“What’d you have for dinner?” “Meadles and nootballs,” I answered. Giggling ensued, as well as the beginning of what I later learned to be my tendency toward spoonerisms.
Another time, the table was filled with a dozen or so packets of wrapping paper, the result of a school fundraiser when my nieces were young. We all stared in confusion because no one in the family could remember what they’d ordered. After a minute or so, the silence was broken by someone holding up two packages and saying, “I don’t remember this one more than I don’t remember this one.” What did that even mean? I still don’t know but at the time it was cause for side-splitting laughter and it came to be a phrase we used often.
On a family trip up north, someone pointed out a roadside produce stand’s sign that advertised bushel bashets of apples and pears. The next few miles had us confessing our love for college bashetball, warnings not to put all our eggs in one bashet, and declaring ourselves a bashet case over something so simple. We literally couldn’t breathe, trying to be the first one to sing A tishet, a tashet, a green and yellow bashet.
All very clear cases of you had to be there.
I always thought we were the only family that created out own lexicon but maybe it happens more often than I think. Families – whether it be those to whom we are related by blood, or groups of friends that become our chosen family – develop shortcuts to communicating. Specific words, a look, or a particular gesture become shorthand for acknowledging one another in ways the rest of the world doesn’t understand.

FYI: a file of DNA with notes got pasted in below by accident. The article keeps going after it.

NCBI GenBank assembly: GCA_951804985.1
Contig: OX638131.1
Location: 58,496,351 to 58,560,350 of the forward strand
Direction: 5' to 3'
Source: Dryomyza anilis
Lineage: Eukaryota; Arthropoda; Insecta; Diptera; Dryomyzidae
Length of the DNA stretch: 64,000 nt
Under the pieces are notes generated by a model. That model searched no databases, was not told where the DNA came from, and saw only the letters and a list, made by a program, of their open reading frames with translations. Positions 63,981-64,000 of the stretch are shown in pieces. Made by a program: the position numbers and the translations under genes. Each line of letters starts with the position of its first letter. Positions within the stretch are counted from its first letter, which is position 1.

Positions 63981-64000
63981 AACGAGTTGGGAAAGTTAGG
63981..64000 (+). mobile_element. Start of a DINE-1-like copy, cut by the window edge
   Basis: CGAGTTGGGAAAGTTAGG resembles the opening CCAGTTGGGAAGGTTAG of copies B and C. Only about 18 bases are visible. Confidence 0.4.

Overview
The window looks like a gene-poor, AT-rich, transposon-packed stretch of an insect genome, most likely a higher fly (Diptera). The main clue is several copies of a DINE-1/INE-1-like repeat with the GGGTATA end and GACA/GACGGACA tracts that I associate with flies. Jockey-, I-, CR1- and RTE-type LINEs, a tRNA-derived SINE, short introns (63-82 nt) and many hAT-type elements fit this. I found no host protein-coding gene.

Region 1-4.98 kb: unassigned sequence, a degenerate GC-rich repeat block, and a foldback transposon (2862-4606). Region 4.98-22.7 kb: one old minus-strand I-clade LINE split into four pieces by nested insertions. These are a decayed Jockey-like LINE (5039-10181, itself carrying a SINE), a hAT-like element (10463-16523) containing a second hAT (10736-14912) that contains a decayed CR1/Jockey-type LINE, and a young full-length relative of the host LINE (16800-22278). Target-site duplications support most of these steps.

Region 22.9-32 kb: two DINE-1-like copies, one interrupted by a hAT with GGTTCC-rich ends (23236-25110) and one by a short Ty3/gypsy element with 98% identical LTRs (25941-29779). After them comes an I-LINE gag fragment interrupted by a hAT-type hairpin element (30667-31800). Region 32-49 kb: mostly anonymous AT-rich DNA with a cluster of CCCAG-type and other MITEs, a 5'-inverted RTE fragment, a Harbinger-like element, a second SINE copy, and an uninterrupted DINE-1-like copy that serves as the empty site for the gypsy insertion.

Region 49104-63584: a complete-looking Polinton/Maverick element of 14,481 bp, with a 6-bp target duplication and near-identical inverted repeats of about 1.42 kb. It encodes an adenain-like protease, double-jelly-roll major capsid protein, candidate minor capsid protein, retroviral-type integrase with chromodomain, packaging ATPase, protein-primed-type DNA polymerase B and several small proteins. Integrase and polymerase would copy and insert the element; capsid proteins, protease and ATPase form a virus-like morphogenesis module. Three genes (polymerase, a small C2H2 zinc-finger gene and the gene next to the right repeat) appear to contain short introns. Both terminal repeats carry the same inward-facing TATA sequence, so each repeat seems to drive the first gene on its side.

Losing my mom two years ago felt like losing my voice. Not my physical voice but my ability to speak the language that was closest to my heart. Not the silly words that we’d accumulated throughout the years, but the capacity to convey the irreplaceable, sometimes complicated, but always loving relationship I had with the most important person in my life.
I’m still trying to navigate the path of learning who I am since my role – my identity – as a daughter morphed from the present to the past.
On the rare occasions I’ve been able to string together a few words in the last two and a half years, I’ve written that grief is neither linear, nor segmented. I still believe that to be true.
At the end of 2019, I lost my dog to an illness that took just four days over Thanksgiving weekend to manifest, worsen, and prove fatal. Henry was the dog I got when my other dog turned 10 and I started thinking about the inevitable end that was creeping up. I knew he wouldn’t take away the pain of one day losing Indi, but he’d be a transition through a time of adjusting to life without her.
Opposite of what I’d hoped, it was Indi who helped me get through Henry’s sudden passing at 4 years old. She grieved too, going from room to room for weeks, sniffing and just wandering aimlessly through the house. I’ll never be convinced that she wasn’t looking for him.
Less than six months later when my mom died, Indi – who turned 14 two days later – was once again my comforter. Family and friends showed me infinite kindness during that time. But when time marched on and life continued, it was Indi who was still literally at my side day and night. She didn’t ask me to explain tears that came from seemingly nowhere and when I lay on the couch for hours at a time, she scooted even closer and lay with me.
Sure, she did the same thing other times, but at some point she’d become bored, want a walk, or her Greenwich Mean Time belly would deem it dinnertime. But never during times of stress. She simply didn’t leave my side.
Ask any dog owner and they’ll tell you that dogs just know. They know when something’s wrong, and when we need them even more than usual. Over time, they become versed in our language not by communicating with words but by their innate, uncanny ability to sense emotions and whatever pheromones I’m convinced we give off as a result.